Story Arc: City of Bane Part 2.
Writer(s): Tom King.
Penciler(s): John Romita Jr., Mitch Gerads, Mikel Janín, Jorge Fornes, Hugo Petrus & Mike Norton.
Inker(s): Klaus Janson & Mitch Gerads.
Colourist(s): Tomeu Morey, Mitch Gerads, Jordie Bellaire & Dave Stewart.
Letterer(s): Clayton Cowles.
Publisher: DC Comics.
Format: Single Issues.
Release Date: July 14th, 2020.
Genre(s): Comics, Science-Fiction.
My Overall Rating: ★★☆☆☆.
Previously on the DC Universe Rebirth’s Batman:
Batman (Vol. 1) I Am Gotham by Tom King.
Batman (Vol. 1.5) Night of the Monster Men by Steve Orlando.
Batman (Vol. 2) I Am Suicide by Tom King.
Batman (Vol. 3) I Am Bane by Tom King.
Batman/The Flash (Vol. 3.5) The Button by Tom King.
Batman (Vol. 4) The War of Jokes and Riddles by Tom King.
Batman (Vol. 5) Rules of Engagement by Tom King.
Batman (Vol. 6) Bride or Burglar by Tom King.
Batman (Vol. 7) The Wedding by Tom King.
Batman (Vol. 8) Cold Days by Tom King.
Batman (Vol. 9) The Tyrant Wings by Tom King.
Batman (Vol. 10) Knightmares by Tom King.
Batman (Vol. 11) The Fall and the Fallen by Tom King.
Batman (Vol. 12) City of Bane Part 1 by Tom King.
This is the final story-arc by writer Tom King for the canonical Batman comic book run before passing on the torch to writer James Tynion IV. When I picked up the first issues of this series, I was truly disappointed by his writing style, his ideas, and the direction he wanted to go. It didn’t help that he introduced two strange characters (Gotham and Gotham Girl) and had a huge fascination with Bane that translated into overly-stretched out story-arcs featuring him and his manipulative plotting to destroy Batman. While writer Tom King succeeded in delivering some interesting ideas throughout his comic book run, his best work remained in self-contained stand-alone stories outside of his Batman comic book series. Those stories gave me hope and led me to stick around. Now it is time to see if he can pull off a miracle with his last Batman story and allow his departure to be glorious and respectable. Collecting issues #80-85 of DC’s Rebirth Batman comic book series, as well as Batman: Annual #4, Eisner-Award winning writer Tom King delivers the final story arc to his run called City of Bane Part 2.
What is Batman: City of Bane Part 2 about? With Gotham now reined in by Flashpoint Batman and Gotham Girl, the whole city left under the control of the criminal underground, it is now time for Batman and Catwoman to return to their city for their final confrontation with Bane and his army. While some allies still stand their ground throughout this war, the ultimate battle lies in Batman’s acceptance of his purpose, his motivation, and his life. However, his return is not without a plan. He remains prepared but will not be ready for a couple of surprises patiently waiting for him, including the death of a loved one. The real question now is if he’ll let Bane break him once again or punch his way to saving himself and his city from the prison they are trapped in.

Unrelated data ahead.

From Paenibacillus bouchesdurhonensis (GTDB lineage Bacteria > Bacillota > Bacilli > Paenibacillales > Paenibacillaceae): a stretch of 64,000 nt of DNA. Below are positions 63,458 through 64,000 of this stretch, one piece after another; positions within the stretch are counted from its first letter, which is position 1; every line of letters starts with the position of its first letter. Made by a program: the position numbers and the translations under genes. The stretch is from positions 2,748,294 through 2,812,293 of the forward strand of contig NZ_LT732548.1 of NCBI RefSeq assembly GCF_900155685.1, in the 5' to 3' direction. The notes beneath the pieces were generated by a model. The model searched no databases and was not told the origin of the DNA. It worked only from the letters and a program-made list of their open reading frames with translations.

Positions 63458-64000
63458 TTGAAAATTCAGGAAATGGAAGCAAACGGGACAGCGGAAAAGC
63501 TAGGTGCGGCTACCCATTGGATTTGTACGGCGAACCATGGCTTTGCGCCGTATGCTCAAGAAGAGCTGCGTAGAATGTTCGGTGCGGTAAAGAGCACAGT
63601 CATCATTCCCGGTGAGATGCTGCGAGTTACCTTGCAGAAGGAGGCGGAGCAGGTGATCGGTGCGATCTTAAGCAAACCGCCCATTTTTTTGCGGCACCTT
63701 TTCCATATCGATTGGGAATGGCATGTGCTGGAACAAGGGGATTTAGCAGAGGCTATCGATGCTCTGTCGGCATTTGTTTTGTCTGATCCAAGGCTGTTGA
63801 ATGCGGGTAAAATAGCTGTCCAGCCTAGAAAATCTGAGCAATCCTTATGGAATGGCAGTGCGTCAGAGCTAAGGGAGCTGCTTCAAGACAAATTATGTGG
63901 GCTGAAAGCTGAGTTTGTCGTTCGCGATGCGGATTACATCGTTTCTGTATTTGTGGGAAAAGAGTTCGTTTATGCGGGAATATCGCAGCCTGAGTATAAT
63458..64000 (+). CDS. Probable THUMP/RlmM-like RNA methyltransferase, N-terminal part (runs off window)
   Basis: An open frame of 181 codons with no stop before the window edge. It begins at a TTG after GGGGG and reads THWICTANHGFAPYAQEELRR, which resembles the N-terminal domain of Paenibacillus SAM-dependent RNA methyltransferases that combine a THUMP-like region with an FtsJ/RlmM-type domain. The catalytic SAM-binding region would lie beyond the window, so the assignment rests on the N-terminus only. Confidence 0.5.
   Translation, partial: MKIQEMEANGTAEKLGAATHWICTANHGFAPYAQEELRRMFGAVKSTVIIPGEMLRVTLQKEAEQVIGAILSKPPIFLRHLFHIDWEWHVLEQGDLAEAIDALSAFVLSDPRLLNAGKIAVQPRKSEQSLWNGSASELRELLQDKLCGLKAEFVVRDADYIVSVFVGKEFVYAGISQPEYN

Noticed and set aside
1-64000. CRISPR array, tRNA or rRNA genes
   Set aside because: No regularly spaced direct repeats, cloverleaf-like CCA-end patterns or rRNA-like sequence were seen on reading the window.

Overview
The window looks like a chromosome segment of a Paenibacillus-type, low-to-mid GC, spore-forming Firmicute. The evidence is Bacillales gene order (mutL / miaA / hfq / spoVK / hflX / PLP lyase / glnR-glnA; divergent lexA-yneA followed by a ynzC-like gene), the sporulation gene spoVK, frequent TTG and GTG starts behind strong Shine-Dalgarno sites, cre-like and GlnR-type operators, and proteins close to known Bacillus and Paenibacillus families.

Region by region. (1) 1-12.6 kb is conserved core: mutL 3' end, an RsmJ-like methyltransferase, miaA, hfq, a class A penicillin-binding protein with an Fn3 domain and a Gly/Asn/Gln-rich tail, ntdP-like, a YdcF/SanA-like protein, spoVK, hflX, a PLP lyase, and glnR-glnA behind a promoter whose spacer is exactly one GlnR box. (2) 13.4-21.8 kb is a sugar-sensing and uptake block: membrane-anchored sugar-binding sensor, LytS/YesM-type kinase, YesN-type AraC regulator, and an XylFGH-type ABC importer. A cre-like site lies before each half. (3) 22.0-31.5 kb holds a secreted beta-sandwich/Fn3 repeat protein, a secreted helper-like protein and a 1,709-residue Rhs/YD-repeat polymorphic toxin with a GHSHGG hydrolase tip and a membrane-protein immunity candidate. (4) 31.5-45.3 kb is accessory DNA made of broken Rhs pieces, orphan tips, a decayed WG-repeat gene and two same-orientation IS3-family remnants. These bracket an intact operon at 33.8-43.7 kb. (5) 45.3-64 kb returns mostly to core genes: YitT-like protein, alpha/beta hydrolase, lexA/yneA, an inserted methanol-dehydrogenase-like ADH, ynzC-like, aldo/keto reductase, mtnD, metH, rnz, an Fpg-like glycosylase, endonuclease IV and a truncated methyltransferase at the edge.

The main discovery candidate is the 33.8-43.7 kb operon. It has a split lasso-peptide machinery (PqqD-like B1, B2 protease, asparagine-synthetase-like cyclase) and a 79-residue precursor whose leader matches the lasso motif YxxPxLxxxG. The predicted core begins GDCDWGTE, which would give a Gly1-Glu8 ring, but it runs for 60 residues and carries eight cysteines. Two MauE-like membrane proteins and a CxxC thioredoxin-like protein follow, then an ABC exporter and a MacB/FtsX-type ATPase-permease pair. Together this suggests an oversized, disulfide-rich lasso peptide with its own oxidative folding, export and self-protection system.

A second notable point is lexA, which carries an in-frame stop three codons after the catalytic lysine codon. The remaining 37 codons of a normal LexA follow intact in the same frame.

“I swear by the spirit of my parents to protect your life. By spending the rest of my life warring against anything that might cause you pain.”
— Tom King
The story kicks off with the arrival of Batman and Catwoman to Gotham. Their entrance isn’t accompanied by a bang but instead limited itself to be tamed with little hint of any real emotions stimulated. The fact that this part was drawn by John Romita Jr. didn’t help either as his blocky style was dull and disenchanting. Several plot twists are then delivered with the help of Tom King’s greatest artistic collaborators (Mitch Gerads, Mikel Janín, and Jorge Fornes) who all succeed in presenting stellar artwork that could merit no form of criticism but only praise and admiration. But art alone couldn’t save the choppy story-telling by writer Tom King. As he builds up the climactic confrontation between Batman and Bane, he uninspiringly reveals the Caped Crusader’s strategies to take back his city while also giving us the much-needed exposition regarding Flashpoint Batman’s journey to becoming Batman’s nemesis through a reverse-chronological narrative. This sudden shift in the main antagonist was also uncalled for and quietly destroyed Bane’s relevance in the grand scheme of things.
As much as I wished this final act would deliver everything his last story-arcs were missing, this choppy ending barely scratched the itch and varied enormously in terms of quality. Some of the best moments were spare and were mostly found in Bruce Wayne’s speedy mourning as he dealt with the devastating loss he suddenly discovers. The rest of the narrative focused around Batman, Catwoman, Bane, and Flashpoint Batman failed to inspire and invite the reader to connect and appreciate the resolution. If it weren’t for some incredibly visionary artistic direction, a lot of this would have simply slipped through my consciousness and entered the realm of the forgotten. At least, the Annual issue, despite having nothing to do with the story itself, allowed for a quick and solid chronicle by Alfred Pennyworth of the ludicrous yet heroic stunts that he witnessed Batman accomplish on a daily basis, from killing dragons to scoring a touchdown. The epilogue chapter hinting readers of writer James Tynion IV’s upcoming story was also a wonderful tease for a fan burnt out on writer Tom King’s abstract and flawed ideas with Batman.
Batman: City of Bane Part 2 is an unsatisfying finale to writer Tom King’s Batman comic book run.